If referees reports are in the public domain then that will incentivize people to do a good job and secondly the contribution of referees to the final published version will be open for all to see. This sort of openness will also help to solve what I perceived, when I was an editor, as an emerging problem - the growth of premature submission. Again the RAE is partly to blame. The publish or perish culture incentivizes people to submit articles that are in reality only seventy-five percent finished. The ends aren't tied up, the data analysis has holes in it the size of the Grand Canyon and the authors just haven't bothered to take the time to write it up properly. They know that nobody apart from the editor and the referees is going to see this version so given that almost all papers that are finally published get an R&R it makes sense to send in something that just scrapes over the R&R threshold and let the referees tell you what you have to do to achieve publication. This is not a fantasy. I've heard doctoral supervisors  give their students exactly this advice. Don't 'waste time' making the article any good. Just make it credible enough to get an R&R. I suspect in many cases they apply the same principle to their own submissions. In a cut-throat world it can quickly become a race to the bottom and intellectual craftsmanship becomes a luxury that few can afford. If my diagnosis is correct then requiring the original submission to be in the public domain will provide - as long as people have any pride in their work - a modest incentive to make the first submission serious.
My final argument for openness is that it will help to reduce some of the more unpleasant aspects of anonymous refereeing. Sad to say, some referee's reports are blatantly unfair and self-seeking. You all know what I mean. 'The article should be rejected because it failed to mention the brilliant insights contained in  a forthcoming paper by Blowtrumpet et al (currently only available as a pdf at an obscure website somewhere or other)'. You look up the paper and see that it is either irrelevant or nonsensical but the editor who is pressed for time or doesn't know any better requires that to get published you must blow Blowtrumpet's trumpet for him. There are, of course, worse things than that going on and openness won't solve them all. But requiring referees to put their names to what they write and letting everyone see what they claim seems to me to be an important part of making the refereeing process fairer. If you are going to say negative things about somebody's work you should not hide behind the veil of anonymity. I'm prepared to stand behind what I write and argue for it in the public domain. If you are not then you shouldn't be writing it in the first place.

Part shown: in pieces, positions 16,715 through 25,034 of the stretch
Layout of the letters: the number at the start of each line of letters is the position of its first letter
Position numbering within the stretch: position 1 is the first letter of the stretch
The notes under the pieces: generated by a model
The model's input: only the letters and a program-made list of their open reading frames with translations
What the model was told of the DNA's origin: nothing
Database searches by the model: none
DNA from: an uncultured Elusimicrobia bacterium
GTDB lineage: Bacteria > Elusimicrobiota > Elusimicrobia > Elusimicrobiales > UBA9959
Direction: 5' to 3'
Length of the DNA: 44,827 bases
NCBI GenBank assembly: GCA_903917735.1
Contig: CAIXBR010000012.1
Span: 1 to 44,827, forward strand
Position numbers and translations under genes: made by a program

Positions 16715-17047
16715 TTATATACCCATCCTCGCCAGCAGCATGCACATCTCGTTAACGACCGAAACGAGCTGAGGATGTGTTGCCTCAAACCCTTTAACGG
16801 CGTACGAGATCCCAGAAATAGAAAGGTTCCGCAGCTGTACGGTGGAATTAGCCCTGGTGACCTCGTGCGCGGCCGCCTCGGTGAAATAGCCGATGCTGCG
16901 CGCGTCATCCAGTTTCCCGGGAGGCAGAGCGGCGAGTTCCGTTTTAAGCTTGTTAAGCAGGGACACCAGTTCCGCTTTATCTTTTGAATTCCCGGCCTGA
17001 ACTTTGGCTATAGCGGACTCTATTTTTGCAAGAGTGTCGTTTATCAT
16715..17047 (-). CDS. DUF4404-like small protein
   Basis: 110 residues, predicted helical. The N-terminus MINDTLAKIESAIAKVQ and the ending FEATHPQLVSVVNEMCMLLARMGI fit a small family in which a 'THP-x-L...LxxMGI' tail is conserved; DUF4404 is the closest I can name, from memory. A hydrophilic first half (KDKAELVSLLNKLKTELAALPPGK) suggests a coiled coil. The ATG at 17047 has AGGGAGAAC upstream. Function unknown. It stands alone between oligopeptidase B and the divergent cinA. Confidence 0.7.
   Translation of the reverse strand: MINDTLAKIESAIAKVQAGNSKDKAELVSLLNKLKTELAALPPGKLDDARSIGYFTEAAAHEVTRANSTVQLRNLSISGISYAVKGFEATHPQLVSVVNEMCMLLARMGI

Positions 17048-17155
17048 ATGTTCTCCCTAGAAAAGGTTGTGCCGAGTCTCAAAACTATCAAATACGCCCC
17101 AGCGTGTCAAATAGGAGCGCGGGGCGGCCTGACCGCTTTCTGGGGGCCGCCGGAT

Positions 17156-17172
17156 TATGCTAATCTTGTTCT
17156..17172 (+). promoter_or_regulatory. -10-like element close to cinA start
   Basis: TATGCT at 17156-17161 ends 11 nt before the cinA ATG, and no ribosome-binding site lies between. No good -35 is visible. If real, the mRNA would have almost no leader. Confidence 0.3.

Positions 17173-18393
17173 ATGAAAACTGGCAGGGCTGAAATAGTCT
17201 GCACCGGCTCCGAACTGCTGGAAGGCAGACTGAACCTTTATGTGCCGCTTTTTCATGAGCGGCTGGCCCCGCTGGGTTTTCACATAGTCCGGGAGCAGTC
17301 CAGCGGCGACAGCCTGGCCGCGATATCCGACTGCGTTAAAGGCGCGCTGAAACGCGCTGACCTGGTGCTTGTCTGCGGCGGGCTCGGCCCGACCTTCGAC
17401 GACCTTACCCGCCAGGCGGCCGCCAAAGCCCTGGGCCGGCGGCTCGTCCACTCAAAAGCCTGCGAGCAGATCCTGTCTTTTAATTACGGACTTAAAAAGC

Wednesday, 2 June 2010

On not being too professional

I used to think that I was the first person in my paternal line (which is the only part of my ancestry I know much about) to go to university. It was a blow to my inverted snobbery when I discovered that it was not true. In fact my great times five grandfather John graduated from Trinity College Dublin in 1743. His father, described in the entry in Alumni Dublinense as generosus does not appear to have had that privilege but clearly felt that his eldest son's well born status could be embellished with a little learning. In fact he sent at least two sons to Trinity. Edward, the brother of my x5 grandfather, was also an undergraduate and while there appears to have been a drinking buddy and intimate of his second cousin Oliver Goldsmith. A number of rather charming letters from Goldsmith to Edward Mills survive, mostly pleas for money or patronage. Going to Trinity was not needed by the brothers Mills for professional advancement or consolidation. They both inherited estates and neither were destined to be impoverished country curates. Edward, it is true, entered the Middle Temple in 1756 but he does not appear to have completed his legal education. In fact in a rather amusing letter to his cousin, Goldsmith gently chides him for his apparent lack of ambition:
I have often, he says, let my fancy loose when you were the subject, and have imagined you gracing the bench, or thundering at the bar; while I have taken no small pride to myself, and whispered all that I could come near, that this was my cousin. Instead of this, it seems you are contented to be merely an happy man; to be esteemed only by your acquaintance to cultivate your paternal acres to take unmolested a nap under one of your own hawthorns, or in Mrs. Mills' bed-chamber, which, even a poet must confess, is rather the most [more] comfortable place of the two.
When one sees the pathological ruthlessness with which academics pursue professional advantage - for instance the Orlando Figes revelations - it's tempting to envy those born in a less driven age.

More by Amos Oz

For anyone who is willing to listen and think there is more by Amos Oz in today's Guardian.

Tuesday, 1 June 2010

All that is necessary for the triumph of evil...

All that is necessary for the triumph of evil is that good men do nothing. The sentence is usually attributed to Burke though there is no evidence that he either said or wrote it. It isn't too wise to take the moral high ground about the actions of other states when you are a citizen of perfidious Albion. Brits above all others should beware of throwing stones in glass houses. However,  at the risk of upsetting dear friends and colleagues, I want to share this link to Amos Oz's comment on yesterday's Israeli military action  against civil shipping in international waters. I admire Oz  as a man, as a writer and as someone who fearlessly speaks truth to power (if you get a chance read his beautiful autobiography). It used to be that when he spoke Israel listened. I don't know whether that is the case any more but I do know there are many others like him in Israel who are appalled by what the state does in their name. They deserve our understanding and support.